Gordon Hibbert reflects on twenty years of Killin panto

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“If you go down to McLaren High School and look on the honours boards as you go in and there is a disproportionate success rate for Killin children. When I think about the McLaren High catchment area it is totally disproportionate to the rest of the villages and towns. I saw it a couple of years back and got shivers down my spine as I’d had the pleasure of working with so many of those on the boards when they were children in KDC. If we contributed in some small way to that then I’m delighted – mission accomplished!

…it is an escape, without doubt.

“A big regret of mine is that I was around forty when I got into drama and that is a dreadful waste to me. I wish I was involved in it so much earlier, but I am very keen to catch up. I think having life experience has helped because you know what is believable and what is not from a performance perspective. One of the hard things to do is to let go. If you put a young person on stage who is very self-conscious about their appearance and wants to look nice for grandma and granddad, there is not a lot I can do unless they abandon that character and become their stage role. I’m quite happy to have a laugh at myself on stage and have people laugh along with me. That’s something that young people often find difficult to adapt to. I can be so many different people with different jobs that I could never do in reality when performing – it is an escape, without doubt.

“About 10 years ago we started decorating the whole hall for our pantomimes. When the audience walk up those three steps at the front of the McLaren Hall we want them to know they are in wonderland from that very moment. A lot of the audience go into the McLaren Hall to perhaps a Women’s Rural meeting or badminton – I want to shatter that perception straight away. This year it is all about ships, sailing and pirates and the place will be adorned from outside.

Sheena Chisholm has been there sitting on her piano stool for twenty years…

“This year we are very grateful to the local Co-op – who helped us with a bag pack raising a good amount of funds. We are also grateful to Tesco who are supporting the popcorn machines which are going in the foyer. This year everyone coming to the panto gets a free tub of popcorn!

“As long as I am involved, we could never do ‘just another panto’. The next has to be the best and that is hard to achieve after twenty years. You can’t keep reinventing the wheel every year, but by jove we do drive the cast very hard to get that extra little bit, that extra snippet.

“It’s alright for me to have the dreams, but somebody has to make it all work and you need somebody equally strong and firm – that is the panto role that Lesley plays. Glenda has a lot of stage experience with her facial expressions being commented about wherever we go. She knows the ropes and what is wanted.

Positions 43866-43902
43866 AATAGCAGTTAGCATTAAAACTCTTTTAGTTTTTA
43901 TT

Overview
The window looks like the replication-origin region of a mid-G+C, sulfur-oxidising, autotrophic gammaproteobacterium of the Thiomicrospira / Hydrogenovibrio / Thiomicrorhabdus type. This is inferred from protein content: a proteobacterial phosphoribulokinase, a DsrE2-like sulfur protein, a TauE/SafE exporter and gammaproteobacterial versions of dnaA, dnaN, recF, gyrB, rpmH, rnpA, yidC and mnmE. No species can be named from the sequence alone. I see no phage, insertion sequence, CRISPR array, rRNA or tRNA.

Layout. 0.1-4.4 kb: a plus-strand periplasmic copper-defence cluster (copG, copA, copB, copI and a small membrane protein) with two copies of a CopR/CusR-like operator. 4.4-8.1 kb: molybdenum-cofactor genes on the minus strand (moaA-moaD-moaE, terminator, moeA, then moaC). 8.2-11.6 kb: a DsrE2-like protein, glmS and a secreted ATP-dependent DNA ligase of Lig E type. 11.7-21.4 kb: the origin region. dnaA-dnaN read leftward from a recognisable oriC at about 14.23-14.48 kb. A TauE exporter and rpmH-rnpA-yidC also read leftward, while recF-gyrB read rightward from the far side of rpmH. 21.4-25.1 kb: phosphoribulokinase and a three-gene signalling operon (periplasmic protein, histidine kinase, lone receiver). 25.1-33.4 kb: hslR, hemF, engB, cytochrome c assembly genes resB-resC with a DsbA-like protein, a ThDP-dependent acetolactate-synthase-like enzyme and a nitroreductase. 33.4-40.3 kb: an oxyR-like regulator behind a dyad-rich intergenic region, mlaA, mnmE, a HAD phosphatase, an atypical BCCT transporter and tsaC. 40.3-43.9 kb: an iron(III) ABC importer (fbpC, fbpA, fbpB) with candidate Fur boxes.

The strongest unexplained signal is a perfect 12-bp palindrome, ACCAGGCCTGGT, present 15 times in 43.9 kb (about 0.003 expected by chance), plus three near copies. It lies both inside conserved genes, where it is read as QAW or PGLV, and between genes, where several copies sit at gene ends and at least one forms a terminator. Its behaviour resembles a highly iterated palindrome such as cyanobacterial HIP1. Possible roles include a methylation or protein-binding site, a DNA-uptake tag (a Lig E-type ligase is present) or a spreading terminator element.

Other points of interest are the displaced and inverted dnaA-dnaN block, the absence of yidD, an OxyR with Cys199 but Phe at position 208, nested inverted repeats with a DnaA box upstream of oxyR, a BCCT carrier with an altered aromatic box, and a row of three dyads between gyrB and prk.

“Sheena Chisholm has been there sitting on her piano stool for twenty years. Usually she doesn’t get music and I will say ‘you know how it goes – laaaa la laaaa la laaaa…’ and within minutes she is playing the song. Sheena is incredibly talented. Her husband Alan helps with scene backdrops. He will have his equipment with bits of string and will start off with six or seven lines. After a few hours he always produces something perfect with the perspective required for the street buildings, window frames, roof line and the like. He has produced so much wonderful scenery over the years. Elizabeth Murphy is another wonderful artist. Sammy Hibbert is fantastic with choreography and has helped many years.

“I was stuck last year in Miami and missed a very busy week in the lead up to the panto. Kay Dowling and her family work their butts off for the club and even more so in that week. There was a set built in a long barn here at the house and Kay and her family came and found it, took it away in a tractor to the hall and worked away on it. Another family involved in many different roles within the club are the MacRobbies.

“Many people put in so much effort for the club, and there’s new ones coming through all the time. Vicky Grant this year is in charge of chaperoning the children. I’ve not had to turn around once – she has it all taken care of. When you have so many willing people like these I don’t have to worry – it will be done and will be done right. I can’t do it without the team. They are like a second family.”

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